Burma

TNLA Attacks Five Poppy-Growing Hubs in Northern Myanmar

By Lawi Weng 16 March 2020

The Ta’ang National Liberation Army (TNLA) said it launched attacks on five militia bases in Namkham Township, northern Shan State, yesterday (Sunday) in a crackdown on illegal poppy farms.

The TNLA issued a statement saying one militia member was killed, eight were detained and three TNLA members were wounded.

“We went to destroy poppy plantations at their bases and they fought back,” said the TNLA.

The TNLA attacked bases at Pan Say, Tar Kut, Par Sai, Mong Pang and Sar Taing at between 5:30am and 2:30pm. The armed group said Myanmar’s army, based in Namkham and Kutkai, helped the militia by firing artillery from a distance.

The TNLA said it found 352 kg of black opium, 40,000 amphetamine pills and 24 guns with ammunition. 

Around 4 hectares of poppy plantations were destroyed, Major Tar Aike Kyaw, a TNLA spokesman, told The Irrawaddy, adding that the TNLA would prosecute the eight members of the Pan Say militia who were detained. 

“We will take action against them under our law. They will be punished, based on the amount of drugs we seized,” he said.

Most poppy cultivation takes place on a mountain where the Pan Say militia controls territory in Namkham, the spokesman added. Both villagers and militia members grow poppies, according to the TNLA.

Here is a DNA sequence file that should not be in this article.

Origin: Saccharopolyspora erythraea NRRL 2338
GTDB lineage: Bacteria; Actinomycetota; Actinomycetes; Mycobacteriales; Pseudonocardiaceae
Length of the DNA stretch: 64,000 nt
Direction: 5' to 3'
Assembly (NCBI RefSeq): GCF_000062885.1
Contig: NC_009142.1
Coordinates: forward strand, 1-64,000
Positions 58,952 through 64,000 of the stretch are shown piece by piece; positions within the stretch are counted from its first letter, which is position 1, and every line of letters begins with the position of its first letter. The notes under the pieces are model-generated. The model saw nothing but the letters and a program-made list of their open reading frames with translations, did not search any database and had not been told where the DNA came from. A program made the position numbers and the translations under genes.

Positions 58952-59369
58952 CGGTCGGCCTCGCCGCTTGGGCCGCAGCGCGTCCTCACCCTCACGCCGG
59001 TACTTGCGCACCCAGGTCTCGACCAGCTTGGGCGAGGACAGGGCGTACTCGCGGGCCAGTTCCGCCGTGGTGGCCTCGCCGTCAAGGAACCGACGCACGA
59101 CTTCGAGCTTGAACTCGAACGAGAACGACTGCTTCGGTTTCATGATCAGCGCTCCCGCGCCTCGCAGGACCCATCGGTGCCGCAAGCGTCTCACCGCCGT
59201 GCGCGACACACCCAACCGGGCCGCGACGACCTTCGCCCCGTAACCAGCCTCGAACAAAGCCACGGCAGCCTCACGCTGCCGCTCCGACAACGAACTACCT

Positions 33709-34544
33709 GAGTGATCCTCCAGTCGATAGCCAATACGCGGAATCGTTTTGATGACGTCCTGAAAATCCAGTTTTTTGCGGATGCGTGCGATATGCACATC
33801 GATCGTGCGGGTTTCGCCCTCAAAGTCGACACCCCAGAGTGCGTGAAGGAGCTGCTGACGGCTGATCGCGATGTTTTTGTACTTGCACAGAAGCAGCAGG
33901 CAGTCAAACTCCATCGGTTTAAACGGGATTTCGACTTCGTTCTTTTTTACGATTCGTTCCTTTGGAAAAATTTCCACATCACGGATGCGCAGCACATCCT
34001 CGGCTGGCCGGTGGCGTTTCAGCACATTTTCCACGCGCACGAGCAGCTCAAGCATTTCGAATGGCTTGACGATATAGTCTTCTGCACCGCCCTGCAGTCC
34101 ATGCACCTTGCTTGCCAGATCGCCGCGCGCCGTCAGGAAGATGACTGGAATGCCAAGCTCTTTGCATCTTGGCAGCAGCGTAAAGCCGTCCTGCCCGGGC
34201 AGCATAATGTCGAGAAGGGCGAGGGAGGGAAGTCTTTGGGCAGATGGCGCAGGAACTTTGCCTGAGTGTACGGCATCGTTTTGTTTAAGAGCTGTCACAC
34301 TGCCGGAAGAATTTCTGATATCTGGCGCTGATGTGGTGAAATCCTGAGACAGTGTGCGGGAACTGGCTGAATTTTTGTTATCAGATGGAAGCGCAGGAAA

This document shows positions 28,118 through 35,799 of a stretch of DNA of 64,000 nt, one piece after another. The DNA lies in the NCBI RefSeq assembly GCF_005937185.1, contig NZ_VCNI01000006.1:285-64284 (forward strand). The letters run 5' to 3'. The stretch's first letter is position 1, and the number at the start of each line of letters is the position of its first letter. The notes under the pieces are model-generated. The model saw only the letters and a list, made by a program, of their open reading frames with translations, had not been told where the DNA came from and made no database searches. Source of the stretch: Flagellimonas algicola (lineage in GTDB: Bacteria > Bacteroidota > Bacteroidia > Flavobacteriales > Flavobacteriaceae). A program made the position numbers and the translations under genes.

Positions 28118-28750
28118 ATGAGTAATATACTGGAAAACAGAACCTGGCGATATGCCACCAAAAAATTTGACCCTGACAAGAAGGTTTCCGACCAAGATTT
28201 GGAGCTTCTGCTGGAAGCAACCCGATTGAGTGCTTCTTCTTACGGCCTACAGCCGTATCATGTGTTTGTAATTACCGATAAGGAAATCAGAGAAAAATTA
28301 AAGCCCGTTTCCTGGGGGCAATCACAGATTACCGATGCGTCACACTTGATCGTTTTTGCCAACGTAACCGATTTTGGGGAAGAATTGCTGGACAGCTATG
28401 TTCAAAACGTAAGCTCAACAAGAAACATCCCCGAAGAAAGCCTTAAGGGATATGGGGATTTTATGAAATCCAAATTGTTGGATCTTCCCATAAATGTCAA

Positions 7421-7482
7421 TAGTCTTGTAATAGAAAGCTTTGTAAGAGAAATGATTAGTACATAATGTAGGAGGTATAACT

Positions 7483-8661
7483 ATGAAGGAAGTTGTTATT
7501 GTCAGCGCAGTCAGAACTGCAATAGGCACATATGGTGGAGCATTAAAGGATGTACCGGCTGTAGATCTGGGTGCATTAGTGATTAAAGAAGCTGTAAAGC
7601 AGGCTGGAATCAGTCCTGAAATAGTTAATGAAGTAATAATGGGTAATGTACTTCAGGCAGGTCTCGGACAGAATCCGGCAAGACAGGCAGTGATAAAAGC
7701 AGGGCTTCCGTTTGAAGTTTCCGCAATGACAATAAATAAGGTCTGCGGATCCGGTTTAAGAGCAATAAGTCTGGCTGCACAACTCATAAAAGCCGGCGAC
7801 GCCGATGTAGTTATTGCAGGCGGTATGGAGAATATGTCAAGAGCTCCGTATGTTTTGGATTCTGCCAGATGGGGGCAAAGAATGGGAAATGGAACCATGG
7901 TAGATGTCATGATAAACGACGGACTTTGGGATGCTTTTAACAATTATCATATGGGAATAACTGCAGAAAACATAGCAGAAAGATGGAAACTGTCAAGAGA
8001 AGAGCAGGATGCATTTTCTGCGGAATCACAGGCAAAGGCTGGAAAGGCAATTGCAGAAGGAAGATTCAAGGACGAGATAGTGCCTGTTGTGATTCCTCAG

The militia grows poppy near its bases, Maj. Tar Aike Kyaw added.

Members of the TNLA destroy poppy plants in grown in land held Pan Say

Some poppy farmers who were detained by the TNLA reportedly said they sold raw opium to the militias. 

“We do not have detailed information about how they trade their product. But we asked them after they were arrested and they said the militia let them grow the poppy and bought the crops,” said Maj. Tar Aike Kyaw. 

The ethnic Ta’ang armed group said it began to crack down on illegal drugs in its territory in 2011, two years after the armed group was formed. 

The TNLA said it recognized that illegal drugs were a national problem and crack downs on poppy cultivation would continue every year. 

The poppy had not been grown along the highway from Muse, Lashio and Mandalay since 2017, according to the group. Poppy growing only persisted in areas held by armed militias, said Maj. Tar Aike Kyaw.  

The TNLA said it met farmers to urge them to grow corn and other crops. 

It added that most drugs came from Namkham and Muse townships and were transported through lawless areas.

TNLA, based in northern Shan State, is actively fighting Myanmar’s army and is a member of the Northern Alliance, which has engaged in peace negotiations with the government. 

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